Nucleic acid samples, such as fragmented genomic DNA and RNA extracts, can be probed for the presence of certain sequences. Short DNA fragments called probes are designed and labeled with radioactive or fluorescent dyes to aid detection. Gel electrophoresis separates the nucleic acid fragments according to their size. The fragments in the gel are then transferred onto a nylon membrane in a procedure called blotting. The nucleic acid fragments that are bound to the surface of the membrane can then be probed with specific radioactively- or fluorescently-labeled probe sequences. When DNA is transferred to a nylon membrane, the technique is called Southern blotting; when RNA is transferred to a nylon membrane, it is called northern blotting. Southern blots are used to detect the presence of certain DNA sequences in a given genome, and northern blots are used to detect gene expression.
Molecular and Cellular Cloning
Molecular cloning reproduces the desired regions or fragments of a genome, enabling the manipulation and study of genes.
Describe the process of molecular cloning
- Cloning small fragments of a genome allows specific genes, their protein products, and non-coding regions to be studied in isolation.
- A plasmid, also known as a vector, is a small circular DNA molecule that replicates independently of the chromosomal DNA; it can be used to provide a “folder” in which to insert a desired DNA fragment.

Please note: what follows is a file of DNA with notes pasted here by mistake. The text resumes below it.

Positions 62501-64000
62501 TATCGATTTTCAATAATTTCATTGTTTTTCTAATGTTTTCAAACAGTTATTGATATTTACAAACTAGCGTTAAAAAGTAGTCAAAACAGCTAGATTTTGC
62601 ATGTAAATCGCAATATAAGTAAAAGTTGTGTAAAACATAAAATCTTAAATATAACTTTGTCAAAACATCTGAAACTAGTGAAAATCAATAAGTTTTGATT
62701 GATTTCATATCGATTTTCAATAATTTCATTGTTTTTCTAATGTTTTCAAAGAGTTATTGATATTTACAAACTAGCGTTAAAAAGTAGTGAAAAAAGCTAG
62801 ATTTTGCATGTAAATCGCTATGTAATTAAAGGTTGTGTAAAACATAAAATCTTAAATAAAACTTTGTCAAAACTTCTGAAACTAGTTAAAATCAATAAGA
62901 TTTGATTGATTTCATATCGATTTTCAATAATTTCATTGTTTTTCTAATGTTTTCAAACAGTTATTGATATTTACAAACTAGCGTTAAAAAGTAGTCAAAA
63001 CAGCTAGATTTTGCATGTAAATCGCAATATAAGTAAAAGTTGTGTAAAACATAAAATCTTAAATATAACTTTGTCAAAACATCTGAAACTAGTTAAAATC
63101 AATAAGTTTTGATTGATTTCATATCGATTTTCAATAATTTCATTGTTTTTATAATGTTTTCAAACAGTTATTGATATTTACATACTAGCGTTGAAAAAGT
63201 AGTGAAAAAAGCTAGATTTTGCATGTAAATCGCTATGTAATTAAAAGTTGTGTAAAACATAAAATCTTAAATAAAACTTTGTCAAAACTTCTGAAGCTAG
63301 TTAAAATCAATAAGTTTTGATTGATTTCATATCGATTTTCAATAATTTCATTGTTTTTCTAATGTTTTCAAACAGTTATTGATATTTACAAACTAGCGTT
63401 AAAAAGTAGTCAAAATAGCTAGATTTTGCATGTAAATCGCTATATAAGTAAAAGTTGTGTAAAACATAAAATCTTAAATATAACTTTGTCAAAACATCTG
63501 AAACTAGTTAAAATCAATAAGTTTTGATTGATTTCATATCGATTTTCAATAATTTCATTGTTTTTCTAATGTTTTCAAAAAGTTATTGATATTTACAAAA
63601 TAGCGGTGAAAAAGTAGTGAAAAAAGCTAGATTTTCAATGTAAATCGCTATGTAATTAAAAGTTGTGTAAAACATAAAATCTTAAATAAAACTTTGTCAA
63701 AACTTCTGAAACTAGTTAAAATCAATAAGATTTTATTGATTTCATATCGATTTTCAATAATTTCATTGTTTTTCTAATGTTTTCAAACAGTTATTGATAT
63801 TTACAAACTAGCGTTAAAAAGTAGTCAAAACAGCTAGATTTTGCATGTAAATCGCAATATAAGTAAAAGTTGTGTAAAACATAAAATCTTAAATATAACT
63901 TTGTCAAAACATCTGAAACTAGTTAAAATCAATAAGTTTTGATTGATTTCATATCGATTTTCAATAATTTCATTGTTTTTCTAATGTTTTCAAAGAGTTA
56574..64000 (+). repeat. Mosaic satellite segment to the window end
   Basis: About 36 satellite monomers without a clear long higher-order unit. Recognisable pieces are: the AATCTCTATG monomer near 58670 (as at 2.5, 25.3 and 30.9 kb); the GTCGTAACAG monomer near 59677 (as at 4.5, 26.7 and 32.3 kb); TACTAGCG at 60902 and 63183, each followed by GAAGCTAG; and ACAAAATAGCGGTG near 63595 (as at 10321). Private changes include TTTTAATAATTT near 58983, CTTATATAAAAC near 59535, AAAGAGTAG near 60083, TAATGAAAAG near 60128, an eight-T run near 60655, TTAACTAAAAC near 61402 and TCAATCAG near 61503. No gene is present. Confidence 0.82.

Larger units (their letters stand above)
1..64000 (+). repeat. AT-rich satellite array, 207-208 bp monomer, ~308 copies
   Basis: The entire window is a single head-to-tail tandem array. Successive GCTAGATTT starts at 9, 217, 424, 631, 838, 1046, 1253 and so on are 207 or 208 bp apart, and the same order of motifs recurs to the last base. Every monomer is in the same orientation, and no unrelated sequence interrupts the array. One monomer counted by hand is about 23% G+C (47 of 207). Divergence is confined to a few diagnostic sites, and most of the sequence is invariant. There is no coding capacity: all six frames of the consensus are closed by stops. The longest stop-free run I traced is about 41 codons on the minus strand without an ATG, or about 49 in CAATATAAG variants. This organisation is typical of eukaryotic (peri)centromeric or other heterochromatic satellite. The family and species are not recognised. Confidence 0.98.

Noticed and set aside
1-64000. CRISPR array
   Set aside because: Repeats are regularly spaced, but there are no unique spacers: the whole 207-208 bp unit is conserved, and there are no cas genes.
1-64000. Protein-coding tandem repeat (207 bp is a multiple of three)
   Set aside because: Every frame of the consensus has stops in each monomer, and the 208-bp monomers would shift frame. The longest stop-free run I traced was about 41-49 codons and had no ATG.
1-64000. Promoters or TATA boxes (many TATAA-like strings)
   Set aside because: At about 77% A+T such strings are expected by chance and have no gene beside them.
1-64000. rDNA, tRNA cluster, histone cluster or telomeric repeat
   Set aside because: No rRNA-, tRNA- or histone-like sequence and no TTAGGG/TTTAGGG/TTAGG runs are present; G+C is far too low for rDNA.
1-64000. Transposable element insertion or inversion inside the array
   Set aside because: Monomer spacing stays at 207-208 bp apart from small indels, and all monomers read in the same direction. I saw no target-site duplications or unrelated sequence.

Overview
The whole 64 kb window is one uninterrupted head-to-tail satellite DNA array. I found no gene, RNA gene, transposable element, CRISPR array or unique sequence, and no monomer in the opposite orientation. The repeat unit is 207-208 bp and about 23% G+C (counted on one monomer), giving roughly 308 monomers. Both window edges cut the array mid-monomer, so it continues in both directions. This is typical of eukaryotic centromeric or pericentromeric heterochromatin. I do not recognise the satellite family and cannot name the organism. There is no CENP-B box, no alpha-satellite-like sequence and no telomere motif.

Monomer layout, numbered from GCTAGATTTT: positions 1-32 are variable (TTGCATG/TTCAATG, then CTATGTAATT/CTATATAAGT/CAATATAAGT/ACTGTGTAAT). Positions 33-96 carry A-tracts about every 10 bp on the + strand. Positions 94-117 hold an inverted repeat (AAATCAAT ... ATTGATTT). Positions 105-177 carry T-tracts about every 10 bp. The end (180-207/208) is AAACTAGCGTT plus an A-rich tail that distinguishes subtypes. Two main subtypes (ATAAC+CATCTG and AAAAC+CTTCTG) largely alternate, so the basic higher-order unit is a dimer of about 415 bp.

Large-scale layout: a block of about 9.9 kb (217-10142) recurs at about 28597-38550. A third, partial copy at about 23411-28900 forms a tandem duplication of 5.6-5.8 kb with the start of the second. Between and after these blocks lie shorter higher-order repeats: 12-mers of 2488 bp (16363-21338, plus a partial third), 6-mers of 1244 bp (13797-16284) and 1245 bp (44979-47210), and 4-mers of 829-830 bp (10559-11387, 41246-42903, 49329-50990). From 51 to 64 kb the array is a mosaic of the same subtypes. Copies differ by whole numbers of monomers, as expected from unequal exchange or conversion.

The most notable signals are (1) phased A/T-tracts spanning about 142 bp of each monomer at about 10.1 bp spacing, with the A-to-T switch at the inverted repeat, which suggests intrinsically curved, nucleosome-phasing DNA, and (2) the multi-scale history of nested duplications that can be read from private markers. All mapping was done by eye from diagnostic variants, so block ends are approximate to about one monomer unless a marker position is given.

- Recombinant DNA molecules are plasmids with foreign DNA inserted into them; they are created artificially as they do not occur in nature.
- Bacteria and yeast naturally produce clones of themselves when they replicate asexually through cellular cloning.
- recombinant DNA: DNA that has been engineered by splicing together fragments of DNA from multiple species and introduced into the cells of a host
- molecular cloning: a biological method that creates many identical DNA molecules and directs their replication within a host organism
- plasmid: a circle of double-stranded DNA that is separate from the chromosomes, which is found in bacteria and protozoa
In general, the word “cloning” means the creation of a perfect replica; however, in biology, the re-creation of a whole organism is referred to as “reproductive cloning.” Long before attempts were made to clone an entire organism, researchers learned how to reproduce desired regions or fragments of the genome, a process that is referred to as molecular cloning.
Cloning small fragments of the genome allows for the manipulation and study of specific genes (and their protein products) or noncoding regions in isolation. A plasmid (also called a vector) is a small circular DNA molecule that replicates independently of the chromosomal DNA. In cloning, the plasmid molecules can be used to provide a “folder” in which to insert a desired DNA fragment. Plasmids are usually introduced into a bacterial host for proliferation. In the bacterial context, the fragment of DNA from the human genome (or the genome of another organism that is being studied) is referred to as foreign DNA (or a transgene) to differentiate it from the DNA of the bacterium, which is called the host DNA.